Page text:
Madore, who trained as a welder at Washington County College, said he and others are "absolutely prepared" for the strike. He said he and others expected a strike, have been saving when they can, and he's confident he'll be able to find work as a laborer to hold him over.
"I have other places I can make a living. There are places hiring around here. I haven't talked to anyone who is concerned about not working for these next three months or however long it takes ," he said. "I'm not counting on Bath Iron Works."
"I think we're all going to hold out here and get what we want," Madore echoed. "We're not going to bow down to them."
In a BIW employee forum, longtime employees warned newcomers on Monday, "This is no game. We are up against a very big corporation with very deep pociets, with loyalty only to the mother ship and shareholders."
Deputy Chief Andrew Booth of the Bath Police Department worked Monday from an incident command post at an undisclosed location. Booth said they worked at the site to allow for physical distancing according to CDC guidelines for COVID-19 precautions.
Booth said the police department began working with BIW management and the union on updating an old strike plan when the time for negotiations neared.
On Monday, members of the Maine State Police, along with Portland and Bath police, were at the command post, while Bath officers and deputies from the Sagadahoc County Sheriff's Office -- also located in Bath -- were stationed at various gates at the main shipyard.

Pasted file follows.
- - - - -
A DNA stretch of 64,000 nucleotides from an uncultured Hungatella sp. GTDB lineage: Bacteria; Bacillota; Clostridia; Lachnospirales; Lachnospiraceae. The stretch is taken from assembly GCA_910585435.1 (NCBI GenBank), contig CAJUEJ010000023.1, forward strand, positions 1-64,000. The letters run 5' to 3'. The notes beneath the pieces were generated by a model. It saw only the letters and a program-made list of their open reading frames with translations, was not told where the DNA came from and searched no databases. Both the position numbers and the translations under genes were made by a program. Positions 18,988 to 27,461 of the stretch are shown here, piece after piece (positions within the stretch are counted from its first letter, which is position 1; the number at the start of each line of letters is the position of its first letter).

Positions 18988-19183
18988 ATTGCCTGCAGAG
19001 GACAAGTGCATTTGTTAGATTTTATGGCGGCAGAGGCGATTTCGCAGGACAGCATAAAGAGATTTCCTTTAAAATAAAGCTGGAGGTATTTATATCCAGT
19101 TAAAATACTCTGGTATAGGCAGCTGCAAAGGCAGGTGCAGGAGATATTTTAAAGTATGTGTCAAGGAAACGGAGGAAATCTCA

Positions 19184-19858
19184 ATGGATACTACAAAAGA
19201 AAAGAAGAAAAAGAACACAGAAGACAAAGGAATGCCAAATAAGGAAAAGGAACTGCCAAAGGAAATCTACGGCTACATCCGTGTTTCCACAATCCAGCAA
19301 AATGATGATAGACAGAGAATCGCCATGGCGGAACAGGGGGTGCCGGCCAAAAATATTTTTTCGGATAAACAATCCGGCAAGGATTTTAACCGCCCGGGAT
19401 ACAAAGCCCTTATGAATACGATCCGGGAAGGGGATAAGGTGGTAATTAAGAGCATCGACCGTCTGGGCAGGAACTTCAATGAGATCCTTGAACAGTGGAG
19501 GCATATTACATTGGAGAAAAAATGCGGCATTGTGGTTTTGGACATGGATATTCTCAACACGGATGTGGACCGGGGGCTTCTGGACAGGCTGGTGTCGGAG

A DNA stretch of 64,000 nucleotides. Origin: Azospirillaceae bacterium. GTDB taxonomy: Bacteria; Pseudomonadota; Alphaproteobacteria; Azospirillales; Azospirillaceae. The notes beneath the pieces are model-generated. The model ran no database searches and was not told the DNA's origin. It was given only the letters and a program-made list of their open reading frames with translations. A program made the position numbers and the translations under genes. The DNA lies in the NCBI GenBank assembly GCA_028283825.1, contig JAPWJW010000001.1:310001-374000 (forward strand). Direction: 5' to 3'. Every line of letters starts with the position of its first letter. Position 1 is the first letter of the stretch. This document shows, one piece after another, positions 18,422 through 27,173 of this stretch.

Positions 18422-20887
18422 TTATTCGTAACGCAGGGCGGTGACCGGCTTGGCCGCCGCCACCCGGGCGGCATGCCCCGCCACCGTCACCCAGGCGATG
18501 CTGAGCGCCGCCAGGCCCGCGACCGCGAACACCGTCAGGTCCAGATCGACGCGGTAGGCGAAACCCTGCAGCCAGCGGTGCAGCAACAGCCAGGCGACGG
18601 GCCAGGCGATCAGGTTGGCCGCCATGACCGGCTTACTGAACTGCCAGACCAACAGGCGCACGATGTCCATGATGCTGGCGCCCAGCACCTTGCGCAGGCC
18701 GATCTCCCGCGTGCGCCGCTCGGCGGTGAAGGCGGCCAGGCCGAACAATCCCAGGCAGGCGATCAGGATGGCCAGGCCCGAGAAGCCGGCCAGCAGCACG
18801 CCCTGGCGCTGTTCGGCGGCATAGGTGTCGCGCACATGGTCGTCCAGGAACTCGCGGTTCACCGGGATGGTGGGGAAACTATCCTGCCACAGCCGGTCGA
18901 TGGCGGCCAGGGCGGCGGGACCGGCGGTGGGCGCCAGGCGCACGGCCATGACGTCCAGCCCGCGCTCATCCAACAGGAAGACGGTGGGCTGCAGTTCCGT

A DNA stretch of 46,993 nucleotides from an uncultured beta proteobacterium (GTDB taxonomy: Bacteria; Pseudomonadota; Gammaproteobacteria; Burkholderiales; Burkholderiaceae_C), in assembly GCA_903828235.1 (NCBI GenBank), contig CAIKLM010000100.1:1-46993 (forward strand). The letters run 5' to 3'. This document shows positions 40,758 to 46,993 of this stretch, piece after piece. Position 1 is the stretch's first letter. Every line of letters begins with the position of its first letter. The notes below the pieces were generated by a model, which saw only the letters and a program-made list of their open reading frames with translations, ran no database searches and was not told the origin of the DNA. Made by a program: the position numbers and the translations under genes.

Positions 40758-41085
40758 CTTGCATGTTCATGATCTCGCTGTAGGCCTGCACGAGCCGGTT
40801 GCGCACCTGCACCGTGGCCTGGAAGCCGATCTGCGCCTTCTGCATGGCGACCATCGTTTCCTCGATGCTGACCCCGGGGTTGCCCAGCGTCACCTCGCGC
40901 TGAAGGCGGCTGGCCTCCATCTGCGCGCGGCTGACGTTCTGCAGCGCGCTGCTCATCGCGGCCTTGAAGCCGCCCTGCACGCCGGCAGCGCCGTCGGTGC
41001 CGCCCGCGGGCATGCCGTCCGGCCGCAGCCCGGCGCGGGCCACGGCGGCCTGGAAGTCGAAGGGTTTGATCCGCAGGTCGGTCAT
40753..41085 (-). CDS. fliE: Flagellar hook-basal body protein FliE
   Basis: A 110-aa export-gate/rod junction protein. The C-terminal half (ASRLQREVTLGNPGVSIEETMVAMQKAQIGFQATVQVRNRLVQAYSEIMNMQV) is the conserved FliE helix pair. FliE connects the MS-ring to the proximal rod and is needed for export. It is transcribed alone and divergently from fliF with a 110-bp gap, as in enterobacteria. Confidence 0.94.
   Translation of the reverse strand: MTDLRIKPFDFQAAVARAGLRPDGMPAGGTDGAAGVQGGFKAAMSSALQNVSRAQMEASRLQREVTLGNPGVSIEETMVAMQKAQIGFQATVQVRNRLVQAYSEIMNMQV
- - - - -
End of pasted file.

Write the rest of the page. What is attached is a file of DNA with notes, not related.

Brunswick police officers were at several BIW facilities in that town.
"I'm really pleased," Booth said at about 1:30 p.m. "It was a little loud last night at 12:01. It was quite the party atmosphere, but we addressed the issue with union leadership."
Bath Police Chief Michael Field, as well as Sgt. Dan Couture and Officer Marc Brunelle were all on the Bath force during the strike in 2000.
Booth said that strike "was a lot more boisterous and loud," and union members blocked public ways resulting in several arrests for disorderly conduct.
But he said the current union leadership is "very influential" with its members.
"We're planning for the worst and hoping for the best, and so far, it's been [the best]," Booth said.
Local S6 received a special event permit from the city clerk and is responsible for the costs associated with the event.
BIW and the union will each share some of the costs of law enforcement during the strike, Booth said, but no agreement has been signed.
Booth said he couldn't say how many officers were on duty on Monday, but he said they were prepared to work around the clock if necessary.
Local S6 President Chris Wiers said in a statement that the 87 percent vote in favor of a strike "should send a signal to BIW to do what’s right and negotiate a fair contract."